Trump also likes to deter Iran, the number one sponsor of terrorism in the world. He pulled out of the Iran deal, which Biden championed. That deal gave Iran pallets of cash, and allowed them to work on developing nuclear weapons. In contrast, Trump has been very tough with Iran.

The Washington Examiner explains:

Qassem Soleimani, the Iranian military general who was killed in a U.S. airstrike in Iraq on Thursday, was responsible for the deaths of over 600 U.S. soldiers in Iraq.

“General Soleimani and his Quds Force were responsible for the deaths of hundreds of American and coalition service members and the wounding of thousands more,” the Pentagon said. “He had orchestrated attacks on coalition bases in Iraq over the last several months — including the attack on December 27th — culminating in the death and wounding of additional American and Iraqi personnel. General Soleimani also approved the attacks on the U.S. Embassy in Baghdad that took place this week.”

The Department of Defense added that the strike against Maj. Gen. Qassim Soleimani, the leader of the Quds Force, the extraterritorial wing of the Islamic Revolutionary Guard Corps, “was aimed at deterring future Iranian attack plans.”

And just this past week, Trump continued to sanction Al Qaeda leaders.

Sky News reports:

The man believed to be al Qaeda’s second-in-command has been killed, Afghan security forces have said.

Abu Muhsin al-Masri was on the FBI’s most wanted list and was charged with conspiracy to kill US nationals.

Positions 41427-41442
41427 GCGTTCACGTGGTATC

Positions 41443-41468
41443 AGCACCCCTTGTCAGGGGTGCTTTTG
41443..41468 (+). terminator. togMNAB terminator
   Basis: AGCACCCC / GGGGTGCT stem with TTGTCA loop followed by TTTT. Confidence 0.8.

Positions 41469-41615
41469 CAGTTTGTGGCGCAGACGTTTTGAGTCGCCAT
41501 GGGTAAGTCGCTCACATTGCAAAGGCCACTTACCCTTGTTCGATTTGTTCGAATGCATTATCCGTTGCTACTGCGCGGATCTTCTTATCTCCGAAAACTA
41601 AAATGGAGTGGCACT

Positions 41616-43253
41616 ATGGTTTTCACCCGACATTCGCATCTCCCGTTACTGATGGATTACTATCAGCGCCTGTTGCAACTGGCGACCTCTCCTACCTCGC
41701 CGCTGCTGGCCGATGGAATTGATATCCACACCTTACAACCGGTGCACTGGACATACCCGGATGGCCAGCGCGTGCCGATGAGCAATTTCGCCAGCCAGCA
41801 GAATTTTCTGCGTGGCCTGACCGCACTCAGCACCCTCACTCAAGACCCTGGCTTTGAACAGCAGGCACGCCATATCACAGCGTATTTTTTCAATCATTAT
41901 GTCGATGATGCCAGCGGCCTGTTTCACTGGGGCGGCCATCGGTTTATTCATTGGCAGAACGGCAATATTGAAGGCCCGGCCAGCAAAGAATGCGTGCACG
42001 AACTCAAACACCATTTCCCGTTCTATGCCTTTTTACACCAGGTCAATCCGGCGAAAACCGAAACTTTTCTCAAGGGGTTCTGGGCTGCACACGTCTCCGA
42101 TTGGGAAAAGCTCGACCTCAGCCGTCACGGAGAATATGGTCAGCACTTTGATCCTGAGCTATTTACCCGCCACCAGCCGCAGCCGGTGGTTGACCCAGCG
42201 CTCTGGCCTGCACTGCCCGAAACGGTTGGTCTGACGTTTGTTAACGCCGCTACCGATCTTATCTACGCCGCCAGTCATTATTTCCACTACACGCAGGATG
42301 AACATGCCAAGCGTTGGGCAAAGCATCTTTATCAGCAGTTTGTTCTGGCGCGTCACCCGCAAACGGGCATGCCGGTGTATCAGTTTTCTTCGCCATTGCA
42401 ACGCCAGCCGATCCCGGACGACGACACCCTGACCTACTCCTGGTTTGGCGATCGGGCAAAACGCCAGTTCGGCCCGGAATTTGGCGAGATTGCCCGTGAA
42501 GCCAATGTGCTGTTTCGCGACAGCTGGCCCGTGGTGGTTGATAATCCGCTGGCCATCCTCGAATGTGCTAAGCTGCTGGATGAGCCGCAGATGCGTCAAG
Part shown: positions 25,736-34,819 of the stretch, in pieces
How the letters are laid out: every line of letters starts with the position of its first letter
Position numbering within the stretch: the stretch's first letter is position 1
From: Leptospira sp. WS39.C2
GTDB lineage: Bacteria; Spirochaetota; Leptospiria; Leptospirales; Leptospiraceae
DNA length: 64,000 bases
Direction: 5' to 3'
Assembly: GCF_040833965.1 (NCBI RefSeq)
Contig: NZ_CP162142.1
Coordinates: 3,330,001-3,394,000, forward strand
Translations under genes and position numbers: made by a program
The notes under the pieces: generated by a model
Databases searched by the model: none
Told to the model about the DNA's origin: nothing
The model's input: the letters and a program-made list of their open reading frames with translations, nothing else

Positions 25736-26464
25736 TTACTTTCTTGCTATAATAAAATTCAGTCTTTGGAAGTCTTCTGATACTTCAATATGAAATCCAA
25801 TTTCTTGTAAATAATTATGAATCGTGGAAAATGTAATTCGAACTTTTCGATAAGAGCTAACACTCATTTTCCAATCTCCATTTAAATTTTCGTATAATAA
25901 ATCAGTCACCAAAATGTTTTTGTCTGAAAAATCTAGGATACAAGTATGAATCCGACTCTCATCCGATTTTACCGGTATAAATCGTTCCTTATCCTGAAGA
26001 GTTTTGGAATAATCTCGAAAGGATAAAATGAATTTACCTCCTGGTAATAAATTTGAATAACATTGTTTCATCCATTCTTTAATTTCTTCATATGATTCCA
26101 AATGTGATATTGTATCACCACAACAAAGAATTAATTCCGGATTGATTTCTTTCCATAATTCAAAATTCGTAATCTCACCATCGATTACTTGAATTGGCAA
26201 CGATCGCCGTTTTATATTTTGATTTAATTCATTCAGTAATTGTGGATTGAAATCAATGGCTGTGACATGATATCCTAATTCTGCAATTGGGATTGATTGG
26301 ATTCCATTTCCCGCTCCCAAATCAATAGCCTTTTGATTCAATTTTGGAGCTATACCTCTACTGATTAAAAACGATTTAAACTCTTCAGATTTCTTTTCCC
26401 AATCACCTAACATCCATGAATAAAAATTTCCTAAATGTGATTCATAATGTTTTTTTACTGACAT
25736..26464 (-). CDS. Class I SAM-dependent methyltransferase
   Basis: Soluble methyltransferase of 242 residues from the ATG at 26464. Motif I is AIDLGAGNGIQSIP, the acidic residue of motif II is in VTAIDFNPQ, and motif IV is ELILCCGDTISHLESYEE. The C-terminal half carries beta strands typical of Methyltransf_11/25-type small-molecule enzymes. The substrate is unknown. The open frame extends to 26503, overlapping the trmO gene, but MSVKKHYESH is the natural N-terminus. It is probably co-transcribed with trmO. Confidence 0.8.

[…][Al-Masri] had also been charged in America with providing material support and resources to a foreign terrorist organisation.

Very good, and much better than Joe Biden, who seems to be always wrong on foreign policy.

The Washington Examiner again:

In his 2014 memoir, Duty, former Defense Secretary Robert Gates famously shared his view that Biden, then the vice president and previously chairman of the Senate Foreign Relations Committee, had been wrong about “nearly every major foreign policy and national security issue over the past four decades.”

[…]Early on Jan. 7, Biden was savaging Trump as “dangerously incompetent” for the strike that had killed Islamic Revolutionary Guard Corps terrorist leader Gen. Qassem Soleimani a few days earlier. Biden claimed that Trump was close to starting an “endless war in the Middle East” and that “this outcome of strategic setbacks, heightened threats, chants of ‘Death to America’ once more echoing across the Middle East, [and] Iran and its allies vowing revenge — this was avoidable.”

None of Biden’s predictions ever materialized, because he knows less about foreign policy than my keyboard.

Biden is terrible on Osama Bin Laden and the Cold War:

This is the man who once tried to dissuade Obama from his operation against terrorist mastermind Osama bin Laden; who supported the Iraq War and said in 2003, “I voted to go into Iraq, and I’d vote to do it again”; and who vocally opposed President Ronald Reagan’s military buildup and the Strategic Defense Initiative, which helped bring down the Soviet Union.

The Obama/Biden administration created ISIS by retreating from Iraq:

Biden claimed he had atoned for his Iraq War vote by spearheading Obama’s 2011-2012 withdrawal from Iraq. But that withdrawal was a disaster, and it led to the rise of the Islamic State (ISIS).

Joe Biden was also part of the administration that traded FIVE top Taliban commanders for Private Bowe Bergdahl. Bergdahl put his fellow soldiers in danger when they had to go searching for him, after he deserted his post. And then there was the Benghazi scandal, when the Obama-Biden administration abandoned their people when they came under attack by terrorists. Then they blamed the attack on a YouTube video.

We shouldn’t put someone with a bad record on foreign policy – Biden – into the White House, when we can have someone with a good record on foreign policy instead: Trump.